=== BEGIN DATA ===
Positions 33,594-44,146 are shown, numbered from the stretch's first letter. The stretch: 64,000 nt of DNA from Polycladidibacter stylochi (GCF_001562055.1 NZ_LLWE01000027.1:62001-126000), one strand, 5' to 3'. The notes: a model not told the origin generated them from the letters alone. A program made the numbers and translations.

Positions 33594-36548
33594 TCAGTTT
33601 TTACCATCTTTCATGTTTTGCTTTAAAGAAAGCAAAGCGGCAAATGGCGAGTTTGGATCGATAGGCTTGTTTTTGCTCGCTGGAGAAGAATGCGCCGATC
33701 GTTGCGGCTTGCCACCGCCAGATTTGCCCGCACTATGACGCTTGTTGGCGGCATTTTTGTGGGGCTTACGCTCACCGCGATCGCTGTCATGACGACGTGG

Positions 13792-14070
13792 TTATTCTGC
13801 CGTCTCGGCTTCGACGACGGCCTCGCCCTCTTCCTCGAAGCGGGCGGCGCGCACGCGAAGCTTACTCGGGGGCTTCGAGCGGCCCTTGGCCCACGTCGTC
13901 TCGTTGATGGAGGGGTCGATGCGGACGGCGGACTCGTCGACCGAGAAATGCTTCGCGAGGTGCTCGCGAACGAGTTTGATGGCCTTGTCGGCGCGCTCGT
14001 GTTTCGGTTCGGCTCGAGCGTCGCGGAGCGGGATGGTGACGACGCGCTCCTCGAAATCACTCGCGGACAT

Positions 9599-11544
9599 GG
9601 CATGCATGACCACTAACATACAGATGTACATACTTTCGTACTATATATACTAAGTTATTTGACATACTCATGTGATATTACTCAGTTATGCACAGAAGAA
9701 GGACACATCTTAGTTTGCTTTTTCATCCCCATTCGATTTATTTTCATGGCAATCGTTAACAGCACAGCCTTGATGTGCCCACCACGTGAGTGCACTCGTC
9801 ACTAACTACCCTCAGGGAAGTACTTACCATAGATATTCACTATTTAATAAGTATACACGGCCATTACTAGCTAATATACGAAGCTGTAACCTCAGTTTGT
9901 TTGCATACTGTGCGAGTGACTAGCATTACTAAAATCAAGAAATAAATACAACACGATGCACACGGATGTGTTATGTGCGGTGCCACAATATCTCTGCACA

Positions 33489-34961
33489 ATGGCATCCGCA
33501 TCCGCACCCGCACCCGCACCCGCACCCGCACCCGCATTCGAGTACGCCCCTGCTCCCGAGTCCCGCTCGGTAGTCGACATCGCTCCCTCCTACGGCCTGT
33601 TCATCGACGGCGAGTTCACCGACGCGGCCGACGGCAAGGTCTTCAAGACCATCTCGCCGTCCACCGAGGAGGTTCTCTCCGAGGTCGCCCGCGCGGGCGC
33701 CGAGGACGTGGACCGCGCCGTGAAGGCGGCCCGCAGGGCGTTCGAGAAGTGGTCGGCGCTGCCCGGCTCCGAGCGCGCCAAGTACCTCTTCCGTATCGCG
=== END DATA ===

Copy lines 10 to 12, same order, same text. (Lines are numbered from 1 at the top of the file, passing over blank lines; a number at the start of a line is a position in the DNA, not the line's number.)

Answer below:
14001 GTTTCGGTTCGGCTCGAGCGTCGCGGAGCGGGATGGTGACGACGCGCTCCTCGAAATCACTCGCGGACAT

Positions 9599-11544
9599 GG